Is lower-back ink sexy or slutty?
With all due respect to tramping and stamping in other contexts, I can’t help but be intrigued by the fuss over the tattoo on the lower back—the kind that sits right above the waistline of a pair of jeans.
The so-called tramp stamp is considered alternately sexy or vulgar, depending on who’s looking at it. Sometimes it’s seen as scandalous: Dancing With the Stars contestant Melissa Rycroft’s back tattoo was covered with tacky, sequined stickers on the show so people wouldn’t see it. There are aggressive Facebook groups with titles like “‘Is that a bedsore, Grandma?’ ‘No, sweetie, it’s my tramp stamp’” and “Tramp Stamps are the mark of the Beast.”
Why the special term? And why the fuss?
Tracy Messina, a resident of Queen Village whose squid tattoo straddles the tramp stamp region, suggests that lower back tattoos have become pick-up lines in their own right, riding the waves of today’s fashion trends.
“I think it has a lot to do with low-rise pants,” says Messina. “It’s a good opportunity for women to flirt and be coy about it.”
Charles D. Brank, CEO of the tattoo magazine Prick, says, “It went from being something that crude men tagged on as a catchy phrase for what the tattoo is, to something that women almost embrace at this point.”
Websites like Trampstampnation.net project pride in body ink and encourage members to sign up and post their personal tramp-stamp photos. There’s even a shout-out to “those of us that might be a little conservative” to join the website and live vicariously through proud tramp-stamp owners.
But for Fishtown resident Jen Spencer, the tattoo’s slang name brought up a different emotion: horror.
“I thought, ‘Oh my god. My dad is gonna hear that name and he knows I have a lower back tattoo,’” says Spencer, who wasn’t aware of the term “tramp stamp” until after she got inked there.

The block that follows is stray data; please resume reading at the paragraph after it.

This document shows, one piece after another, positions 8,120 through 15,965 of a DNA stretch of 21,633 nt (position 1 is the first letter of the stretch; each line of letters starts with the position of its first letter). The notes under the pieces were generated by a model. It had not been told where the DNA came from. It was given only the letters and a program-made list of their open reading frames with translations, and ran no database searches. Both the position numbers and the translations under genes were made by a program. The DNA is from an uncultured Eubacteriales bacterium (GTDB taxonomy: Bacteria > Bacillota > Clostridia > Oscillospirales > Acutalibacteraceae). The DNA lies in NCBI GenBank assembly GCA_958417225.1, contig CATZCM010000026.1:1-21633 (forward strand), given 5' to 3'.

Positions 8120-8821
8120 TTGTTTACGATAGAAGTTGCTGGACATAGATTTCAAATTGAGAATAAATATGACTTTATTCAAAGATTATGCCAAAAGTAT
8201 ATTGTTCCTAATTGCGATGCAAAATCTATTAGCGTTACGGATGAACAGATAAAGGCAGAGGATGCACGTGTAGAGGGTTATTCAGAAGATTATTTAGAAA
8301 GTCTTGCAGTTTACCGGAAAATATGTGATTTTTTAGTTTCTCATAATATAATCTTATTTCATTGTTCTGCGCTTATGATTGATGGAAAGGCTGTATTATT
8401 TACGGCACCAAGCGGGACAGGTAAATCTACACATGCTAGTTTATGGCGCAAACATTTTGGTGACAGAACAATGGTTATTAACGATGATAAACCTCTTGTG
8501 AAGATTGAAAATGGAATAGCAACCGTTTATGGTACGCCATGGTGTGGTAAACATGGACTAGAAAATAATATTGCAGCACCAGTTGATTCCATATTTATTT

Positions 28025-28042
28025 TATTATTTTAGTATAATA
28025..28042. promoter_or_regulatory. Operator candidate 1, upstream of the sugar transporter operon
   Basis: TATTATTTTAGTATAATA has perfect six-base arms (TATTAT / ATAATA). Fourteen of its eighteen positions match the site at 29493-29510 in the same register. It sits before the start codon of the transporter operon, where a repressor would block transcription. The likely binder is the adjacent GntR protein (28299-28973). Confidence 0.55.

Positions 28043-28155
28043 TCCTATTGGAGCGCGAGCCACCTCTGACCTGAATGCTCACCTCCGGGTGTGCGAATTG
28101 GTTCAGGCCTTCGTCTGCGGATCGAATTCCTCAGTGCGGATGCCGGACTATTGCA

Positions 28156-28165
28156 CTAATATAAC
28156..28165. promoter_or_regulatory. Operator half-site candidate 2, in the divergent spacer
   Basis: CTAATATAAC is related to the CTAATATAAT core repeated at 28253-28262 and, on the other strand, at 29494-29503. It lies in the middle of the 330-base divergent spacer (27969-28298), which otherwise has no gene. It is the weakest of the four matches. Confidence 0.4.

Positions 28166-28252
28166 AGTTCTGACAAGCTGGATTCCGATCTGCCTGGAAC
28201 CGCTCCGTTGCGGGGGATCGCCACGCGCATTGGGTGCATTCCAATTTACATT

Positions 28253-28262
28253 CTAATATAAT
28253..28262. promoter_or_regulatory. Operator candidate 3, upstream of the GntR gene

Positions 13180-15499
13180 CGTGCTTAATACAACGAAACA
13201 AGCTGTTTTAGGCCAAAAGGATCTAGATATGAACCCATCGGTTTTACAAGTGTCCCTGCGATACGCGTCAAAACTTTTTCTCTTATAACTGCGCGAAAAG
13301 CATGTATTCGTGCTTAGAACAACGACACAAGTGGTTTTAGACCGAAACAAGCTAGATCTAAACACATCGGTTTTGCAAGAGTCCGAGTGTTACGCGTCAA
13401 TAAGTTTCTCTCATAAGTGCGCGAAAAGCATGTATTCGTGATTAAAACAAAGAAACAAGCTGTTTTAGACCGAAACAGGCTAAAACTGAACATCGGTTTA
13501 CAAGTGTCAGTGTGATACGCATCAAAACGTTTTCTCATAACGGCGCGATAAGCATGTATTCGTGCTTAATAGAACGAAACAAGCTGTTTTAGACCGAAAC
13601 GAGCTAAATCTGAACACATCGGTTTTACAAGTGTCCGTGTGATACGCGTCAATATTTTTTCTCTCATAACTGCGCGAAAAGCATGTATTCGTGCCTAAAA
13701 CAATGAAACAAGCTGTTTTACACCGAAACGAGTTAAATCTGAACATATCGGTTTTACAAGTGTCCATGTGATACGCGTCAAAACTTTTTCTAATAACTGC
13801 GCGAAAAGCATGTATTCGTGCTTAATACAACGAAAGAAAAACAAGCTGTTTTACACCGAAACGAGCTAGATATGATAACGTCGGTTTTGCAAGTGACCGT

While in cases like Spencer’s, tattoo terminology might cause a harmless misunderstanding, there is such a thing as trying to strike gold a little too young. Mattel came under fire in early March of this year for releasing a Totally Stylin’ Tattoos Barbie doll that came with more than 40 temporary tattoos. Yet that’s nothing compared to Dolltattoos.com, which customizes tattoos for Barbie and Ken. And yes, the site has 15 varieties of classic “tramp stamp” designs, labeled as such.
Jessica Sweeney of Chalfont got her lower back tattoo when she was 17, but has some reservations about whether she would allow her child to get a tattoo that young.
“I don’t know if I would do it again, honestly,” Sweeney says. “But at the same time it represents that time in my life, so I can accept it.”
Maybe there is some legitimacy to the arguments of concerned parents whose little girls can’t quite figure out their multiplication tables yet but have somehow managed to tattoo a butterfly on their backs. After all, a back tattoo on that smooth, wide slope of undisturbed epidermis can be quite suggestive.
“I’ve seen women that have tattooed instructions there,” says Brank. “You know—‘Property of ... ’ with somebody’s name there.”
For Messina, her sea creature tattoo—inspired by the Clive Barker book Arabat—was a matter of artistic convenience rather than sex appeal. Since the tentacles of her squid spread out horizontally, the lower back seemed like the most logical place to get it.
Whatever the choice, most tattoo artists have seen it all, and when it comes to tramp stamps, they’re not out to judge.
“I think there are a lot of worse things that girls can do these days when it comes to tattoos,” says Don “MF” Juan, a tattoo artist at Philadelphia Eddie’s Tattoo Haven. And having an understanding artist can make all the difference.
“I tend to judge other people’s tattoos because they don’t do enough research about it and don’t think about it enough,” says Messina, who has gotten seven of her eight tattoos done by the same tattoo artist. “I don’t think anybody should just walk into the nearest tattoo parlor without knowing the person.”
Yet Spencer, who got her tattoo on a whim after quitting a job she hated, describes the experience as “liberating” and doesn’t regret her quick decision. Under the orchid tattoo on her back, Spencer chose to include the Chinese characters that symbolize “free spirit.”
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